RIP-OFFS: Online Computer Repair and Remote Virus Removal

I have been performing remote computer repairs for people in the United States and around the world for almost a decade, providing PC help to people with malware removal, virus removal, pop-ups or a slow computer. Online computer repair or online virus removal definitely saves time and money. Remote virus removal can certainly save a person hundreds of dollars over the cost of taking the PC to a local computer repair shop.

While using a remote online computer technician is definitely the way to go for PC help, there are still some pitfalls. I keep hearing horror stories from customers who have previously used an online computer repair service for their computer problems with undesirable results. That’s why I’ve compiled this list of computer scams to watch out for when contracting someone to provide remote computer help.

1. Based in the US – really? Most people in India do not want to speak to someone whose accent is so thick that they cannot be understood. For this reason, many websites state “USA based”. But are they really? I’ve found that many websites advertise that they are in the US, but the person on the phone claiming they are in the US still sounds like someone from India. It’s not wise to deal with someone who just lied to you. Tip: Read the text of a website carefully. You’re likely to find the odd grammatical error on websites that aren’t actually from the US, and of course you’ll know it the instant they pick up the phone. Just say, “Sorry, wrong number.”

2. Super cheap price: There are companies out there that claim they can remove viruses, fix all problems, and tune a PC, all for the low price of $39.99. As someone who has been in the computer service business full-time for 24 years, I can tell you that it takes a PC technician several hours to get all of this right. How can they do that at such a cheap price? There are three options: 1. Hire some young geeks who are still learning and let them practice on your computer. 2. Be resident in India or the Philippines or any other country where labor is cheap. 3. Do the very bare minimum to make ends meet regardless of conscientious quality work. Some places do all three. The old adage – “You get what you pay for.” Applies to online repair of computers. If you want quality remote computer repair, you have to pay for it. Try to save money and you can end up with a broken computer and/or many hours of frustration as you keep calling to try and get the promised online computer help. Good advice: If you want a good PC technician, don’t choose the lowest bidder.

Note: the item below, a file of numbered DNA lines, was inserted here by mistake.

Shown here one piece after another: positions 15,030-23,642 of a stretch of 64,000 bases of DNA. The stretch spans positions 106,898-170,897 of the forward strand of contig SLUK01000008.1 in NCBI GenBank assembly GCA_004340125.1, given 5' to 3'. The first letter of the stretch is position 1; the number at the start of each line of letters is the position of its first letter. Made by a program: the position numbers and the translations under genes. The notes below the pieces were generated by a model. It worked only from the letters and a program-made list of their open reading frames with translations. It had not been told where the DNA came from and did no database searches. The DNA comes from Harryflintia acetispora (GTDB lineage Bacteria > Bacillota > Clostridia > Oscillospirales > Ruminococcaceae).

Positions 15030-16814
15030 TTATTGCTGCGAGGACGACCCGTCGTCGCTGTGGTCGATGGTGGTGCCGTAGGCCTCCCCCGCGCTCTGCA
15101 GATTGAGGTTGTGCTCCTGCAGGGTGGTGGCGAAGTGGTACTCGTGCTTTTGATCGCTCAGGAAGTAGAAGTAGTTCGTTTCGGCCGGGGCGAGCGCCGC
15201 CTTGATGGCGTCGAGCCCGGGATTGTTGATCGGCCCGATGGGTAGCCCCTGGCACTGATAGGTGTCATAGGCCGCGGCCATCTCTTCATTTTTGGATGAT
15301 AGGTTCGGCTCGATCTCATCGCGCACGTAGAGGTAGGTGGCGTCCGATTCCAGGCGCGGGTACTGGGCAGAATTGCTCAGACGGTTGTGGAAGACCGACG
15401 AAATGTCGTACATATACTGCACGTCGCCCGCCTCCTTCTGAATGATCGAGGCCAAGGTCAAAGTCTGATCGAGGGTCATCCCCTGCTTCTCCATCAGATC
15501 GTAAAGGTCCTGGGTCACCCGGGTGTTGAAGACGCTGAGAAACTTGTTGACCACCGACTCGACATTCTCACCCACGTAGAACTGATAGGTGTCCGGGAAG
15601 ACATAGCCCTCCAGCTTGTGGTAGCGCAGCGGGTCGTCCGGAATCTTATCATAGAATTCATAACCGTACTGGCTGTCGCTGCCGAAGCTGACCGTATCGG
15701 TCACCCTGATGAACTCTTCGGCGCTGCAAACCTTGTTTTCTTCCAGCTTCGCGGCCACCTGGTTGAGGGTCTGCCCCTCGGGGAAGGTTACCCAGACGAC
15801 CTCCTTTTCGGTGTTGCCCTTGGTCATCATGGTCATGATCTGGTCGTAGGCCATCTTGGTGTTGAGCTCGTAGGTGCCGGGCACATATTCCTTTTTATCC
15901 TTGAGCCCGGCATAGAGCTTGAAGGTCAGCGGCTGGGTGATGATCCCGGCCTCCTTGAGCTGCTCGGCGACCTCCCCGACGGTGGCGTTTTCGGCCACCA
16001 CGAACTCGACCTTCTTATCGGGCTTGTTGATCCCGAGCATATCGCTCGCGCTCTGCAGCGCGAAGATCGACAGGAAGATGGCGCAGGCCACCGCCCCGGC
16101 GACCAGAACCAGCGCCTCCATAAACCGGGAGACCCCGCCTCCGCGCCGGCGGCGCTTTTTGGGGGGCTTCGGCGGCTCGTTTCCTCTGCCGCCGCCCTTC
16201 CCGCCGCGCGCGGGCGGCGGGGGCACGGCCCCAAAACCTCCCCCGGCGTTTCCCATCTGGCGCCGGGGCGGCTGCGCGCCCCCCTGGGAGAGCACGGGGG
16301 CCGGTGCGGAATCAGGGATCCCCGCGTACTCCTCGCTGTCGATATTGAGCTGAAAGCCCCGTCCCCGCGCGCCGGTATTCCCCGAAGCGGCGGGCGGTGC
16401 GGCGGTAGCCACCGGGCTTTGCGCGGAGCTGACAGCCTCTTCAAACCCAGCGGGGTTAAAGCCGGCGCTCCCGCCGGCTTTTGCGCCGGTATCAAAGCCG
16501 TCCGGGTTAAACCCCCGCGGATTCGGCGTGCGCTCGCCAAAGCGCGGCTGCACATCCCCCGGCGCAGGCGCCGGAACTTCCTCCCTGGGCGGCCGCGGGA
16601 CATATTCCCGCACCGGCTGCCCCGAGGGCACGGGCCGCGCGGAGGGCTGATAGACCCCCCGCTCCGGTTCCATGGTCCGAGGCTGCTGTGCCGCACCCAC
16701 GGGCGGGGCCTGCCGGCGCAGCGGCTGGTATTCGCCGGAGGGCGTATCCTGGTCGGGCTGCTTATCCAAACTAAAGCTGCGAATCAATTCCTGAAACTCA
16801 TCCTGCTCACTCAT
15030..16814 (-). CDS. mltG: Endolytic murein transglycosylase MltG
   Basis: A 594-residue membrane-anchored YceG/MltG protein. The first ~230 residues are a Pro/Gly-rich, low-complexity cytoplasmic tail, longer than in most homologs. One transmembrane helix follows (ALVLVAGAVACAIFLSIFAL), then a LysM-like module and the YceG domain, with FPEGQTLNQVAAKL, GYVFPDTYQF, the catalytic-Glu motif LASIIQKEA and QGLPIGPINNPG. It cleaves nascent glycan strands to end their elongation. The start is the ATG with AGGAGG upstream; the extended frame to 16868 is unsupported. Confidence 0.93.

3. Certified – Really? Does the website tell you who will fix your PC? Will the computer technician’s name, credentials and experience be published on the website? I called some of these supposedly Microsoft-certified websites and when I asked exactly what credentials Microsoft held, the computer services company couldn’t give me an answer.

4. Free antivirus software: The online computer service company offers free antivirus software after the repair. Be aware that they are only giving you something you can get for free yourself. Again, you get what you pay for. Free antivirus software might be better than nothing, but not by much. Every day I remove malware from computers protected by free antivirus products that are very badly infected. Only the antivirus products you buy are adequate. When a remote computer repair company gives away inferior products to customers for free, it gives them a false sense of security which will result in their PC eventually being infected by a virus. A PC technician who genuinely has your interests in mind will offer to sell you a quality working product.